By Jamie Stengle
and Nomaan Merchant
DALLAS: It was the same time, 12:30 p.m., Friday, Nov. 22. It was the same place, downtown Dallas.
But 50 years later, the thousands of people who filled Dealey Plaza weren’t there to cheer but to remember in quiet sadness the young, handsome president with whom Dallas will always be “linked in tragedy.”
The solemn ceremony presided over by Mayor Mike Rawlings was the first time the city had organized an official Kennedy anniversary event, issuing 5,000 free tickets and setting up a stage with video screens.
Somber remembrances extended from Dallas to the shores of Cape Cod, with moments of silence, speeches by historians and, above all, simple reverence for a time and a leader long gone.
“We watched the nightmarish reality in our front yard,” Rawlings told the crowd, which assembled just steps from the Texas School Book Depository building where Lee Harvey Oswald fired from the sixth floor at Kennedy’s open-top limousine. “Our president had been taken from us, taken from his family, taken from the world.”
‘New era dawned’
Two generations later, the assassination still stirs quiet sadness in the baby boomers who remember it as the beginning of a darker, more cynical time.
“A new era dawned and another waned a half-century ago, when hope and hatred collided right here in Dallas,” Rawlings told the crowd that gathered under gray skies and in near-freezing temperatures. The mayor said the slaying prompted Dallas to “turn civic heartbreak into hard work” and helped the city mature into a more tolerant, welcoming metropolis.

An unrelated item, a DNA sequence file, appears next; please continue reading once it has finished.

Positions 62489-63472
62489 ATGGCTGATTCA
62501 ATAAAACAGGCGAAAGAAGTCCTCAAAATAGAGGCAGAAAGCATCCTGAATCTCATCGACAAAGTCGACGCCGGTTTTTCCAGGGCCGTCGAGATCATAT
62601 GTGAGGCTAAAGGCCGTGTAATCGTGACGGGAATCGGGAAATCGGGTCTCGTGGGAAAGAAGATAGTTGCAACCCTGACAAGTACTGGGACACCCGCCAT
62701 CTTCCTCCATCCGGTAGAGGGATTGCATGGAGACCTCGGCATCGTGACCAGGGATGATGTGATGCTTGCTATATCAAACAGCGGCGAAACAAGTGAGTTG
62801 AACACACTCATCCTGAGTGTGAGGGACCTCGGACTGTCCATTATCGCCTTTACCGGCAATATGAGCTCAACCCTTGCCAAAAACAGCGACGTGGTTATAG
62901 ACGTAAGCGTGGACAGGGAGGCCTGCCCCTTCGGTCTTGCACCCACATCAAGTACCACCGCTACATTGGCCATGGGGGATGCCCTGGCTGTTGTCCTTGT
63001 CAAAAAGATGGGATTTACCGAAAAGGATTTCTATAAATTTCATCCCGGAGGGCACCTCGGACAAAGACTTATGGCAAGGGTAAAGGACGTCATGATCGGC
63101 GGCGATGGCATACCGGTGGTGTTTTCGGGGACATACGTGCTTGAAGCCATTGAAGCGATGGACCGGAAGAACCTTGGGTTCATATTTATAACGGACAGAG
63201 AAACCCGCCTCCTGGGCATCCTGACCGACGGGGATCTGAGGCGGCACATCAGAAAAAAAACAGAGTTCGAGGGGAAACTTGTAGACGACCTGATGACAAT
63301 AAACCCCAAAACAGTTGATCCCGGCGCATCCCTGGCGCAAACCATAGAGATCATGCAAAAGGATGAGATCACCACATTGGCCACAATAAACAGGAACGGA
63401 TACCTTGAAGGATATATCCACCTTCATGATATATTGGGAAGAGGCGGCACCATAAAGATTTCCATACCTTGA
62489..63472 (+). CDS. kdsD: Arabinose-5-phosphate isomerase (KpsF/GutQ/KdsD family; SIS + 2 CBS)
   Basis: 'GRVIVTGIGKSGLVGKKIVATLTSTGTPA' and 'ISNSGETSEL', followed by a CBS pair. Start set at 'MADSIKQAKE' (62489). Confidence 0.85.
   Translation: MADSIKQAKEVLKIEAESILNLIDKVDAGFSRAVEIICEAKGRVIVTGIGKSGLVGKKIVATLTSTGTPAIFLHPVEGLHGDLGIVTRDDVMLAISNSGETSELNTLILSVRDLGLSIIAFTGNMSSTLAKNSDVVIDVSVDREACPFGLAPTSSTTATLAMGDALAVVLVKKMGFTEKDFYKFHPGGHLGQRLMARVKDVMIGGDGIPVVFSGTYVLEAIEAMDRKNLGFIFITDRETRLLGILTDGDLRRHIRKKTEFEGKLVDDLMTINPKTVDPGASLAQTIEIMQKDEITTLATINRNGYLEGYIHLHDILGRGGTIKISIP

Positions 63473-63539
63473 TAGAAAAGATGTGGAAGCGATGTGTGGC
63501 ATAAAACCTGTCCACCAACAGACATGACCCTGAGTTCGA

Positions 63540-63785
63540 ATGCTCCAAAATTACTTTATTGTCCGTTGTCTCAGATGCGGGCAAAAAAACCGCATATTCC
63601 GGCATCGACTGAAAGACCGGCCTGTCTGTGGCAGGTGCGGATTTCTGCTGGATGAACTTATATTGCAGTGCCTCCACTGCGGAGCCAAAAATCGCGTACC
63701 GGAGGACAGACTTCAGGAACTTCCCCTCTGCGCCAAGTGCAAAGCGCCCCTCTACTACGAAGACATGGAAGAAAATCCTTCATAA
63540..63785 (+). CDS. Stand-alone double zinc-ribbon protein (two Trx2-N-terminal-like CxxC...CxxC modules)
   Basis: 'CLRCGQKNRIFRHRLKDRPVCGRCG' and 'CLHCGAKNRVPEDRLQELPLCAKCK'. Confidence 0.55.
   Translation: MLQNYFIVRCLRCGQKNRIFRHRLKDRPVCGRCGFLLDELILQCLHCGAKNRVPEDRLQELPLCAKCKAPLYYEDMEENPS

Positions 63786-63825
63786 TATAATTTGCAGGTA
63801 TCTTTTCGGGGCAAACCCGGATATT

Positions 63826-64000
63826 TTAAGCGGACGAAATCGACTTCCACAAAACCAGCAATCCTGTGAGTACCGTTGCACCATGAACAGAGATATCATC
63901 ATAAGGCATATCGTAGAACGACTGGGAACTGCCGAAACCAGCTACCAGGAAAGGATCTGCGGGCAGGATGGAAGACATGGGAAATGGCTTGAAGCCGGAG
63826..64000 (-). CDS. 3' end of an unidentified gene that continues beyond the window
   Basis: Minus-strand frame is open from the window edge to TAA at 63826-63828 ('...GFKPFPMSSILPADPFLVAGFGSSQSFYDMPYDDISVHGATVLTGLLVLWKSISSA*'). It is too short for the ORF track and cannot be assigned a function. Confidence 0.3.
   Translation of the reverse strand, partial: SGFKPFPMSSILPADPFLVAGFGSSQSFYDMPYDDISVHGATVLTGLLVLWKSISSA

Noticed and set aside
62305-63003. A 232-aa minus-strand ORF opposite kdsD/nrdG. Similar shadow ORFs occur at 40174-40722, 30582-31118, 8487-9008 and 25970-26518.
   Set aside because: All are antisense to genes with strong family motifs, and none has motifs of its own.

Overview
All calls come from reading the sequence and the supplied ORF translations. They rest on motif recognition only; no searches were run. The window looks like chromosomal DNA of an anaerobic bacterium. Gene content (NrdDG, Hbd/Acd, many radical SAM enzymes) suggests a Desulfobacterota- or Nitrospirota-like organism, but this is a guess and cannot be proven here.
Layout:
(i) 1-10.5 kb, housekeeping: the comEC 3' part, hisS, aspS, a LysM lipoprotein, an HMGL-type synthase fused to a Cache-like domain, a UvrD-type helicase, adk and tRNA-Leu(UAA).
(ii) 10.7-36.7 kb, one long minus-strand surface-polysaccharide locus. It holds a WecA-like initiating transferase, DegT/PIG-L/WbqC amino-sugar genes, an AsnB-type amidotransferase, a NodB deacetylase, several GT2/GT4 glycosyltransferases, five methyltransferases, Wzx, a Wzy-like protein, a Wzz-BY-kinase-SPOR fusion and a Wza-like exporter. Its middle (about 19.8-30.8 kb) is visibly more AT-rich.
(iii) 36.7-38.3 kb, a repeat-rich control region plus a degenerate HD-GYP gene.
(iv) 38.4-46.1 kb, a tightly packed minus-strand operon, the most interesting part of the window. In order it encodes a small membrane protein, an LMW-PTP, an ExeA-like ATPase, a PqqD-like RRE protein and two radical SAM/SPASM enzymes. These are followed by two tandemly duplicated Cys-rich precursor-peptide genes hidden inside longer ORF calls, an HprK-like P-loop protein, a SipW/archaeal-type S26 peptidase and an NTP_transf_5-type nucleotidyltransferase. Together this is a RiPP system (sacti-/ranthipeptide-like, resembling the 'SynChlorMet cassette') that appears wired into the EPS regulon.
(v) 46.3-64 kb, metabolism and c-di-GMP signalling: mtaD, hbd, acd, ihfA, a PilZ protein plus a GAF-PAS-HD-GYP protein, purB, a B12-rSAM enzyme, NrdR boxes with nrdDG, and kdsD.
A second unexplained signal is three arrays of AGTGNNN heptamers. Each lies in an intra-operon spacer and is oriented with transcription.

The slain president “and our city will forever be linked in tragedy, yes,” Rawlings said. “But out of tragedy, an opportunity was granted to us: how to face the future when it’s the darkest and uncertain.”
Historian David McCullough said Kennedy “spoke to us in that now-distant time past, with a vitality and sense of purpose such as we had never heard before.”
Kennedy “was young to be president, but it didn’t seem so if you were younger still,” McCullough added. “He was ambitious to make it a better world, and so were we.”
Past anniversaries in Dealey Plaza have been marked mostly by loose gatherings of the curious and conspiracy-minded, featuring everything from makeshift memorials and marching drummers to freewheeling discussions about others who might have been in on the killing.
On Friday, the mayor unveiled a plaque with remarks the president was supposed to deliver later that day in Dallas. Rawlings’ comments were followed by a mournful tolling of bells and a moment of silence at the precise time that Kennedy was shot.
Elsewhere, flags were lowered to half-staff and wreaths were laid at Kennedy’s presidential library and at a waterfront memorial near the family’s Cape Cod compound.
Shortly after sunrise, Attorney General Eric Holder paid his respects at Kennedy’s recently refurbished grave at Arlington National Cemetery, where a British cavalry officer stood guard, bagpipes played and a flame burned steadily as it has since Kennedy was buried.
About an hour later, Jean Kennedy Smith, 85, the last surviving Kennedy sibling, laid a wreath at her brother’s grave, joined by about 10 members of the Kennedy family. They clasped hands for a short, silent prayer and left roses as a few hundred onlookers watched.
In Boston, Gov. Deval Patrick and Maj. Gen. Scott Rice of the Massachusetts National Guard endured a heavy rain during a wreath-laying ceremony at the Kennedy statue on the front lawn of the Statehouse. The statue has been largely off-limits to public viewing since security procedures put in place after the 9/11 terrorist attacks.
Both of Kennedy’s grandfathers served in the Massachusetts Legislature, and in January 1961 the president-elect came to the Statehouse to deliver one of his most famous addresses, which came to be known as the “City on a Hill” speech, just before leaving for his inauguration in Washington.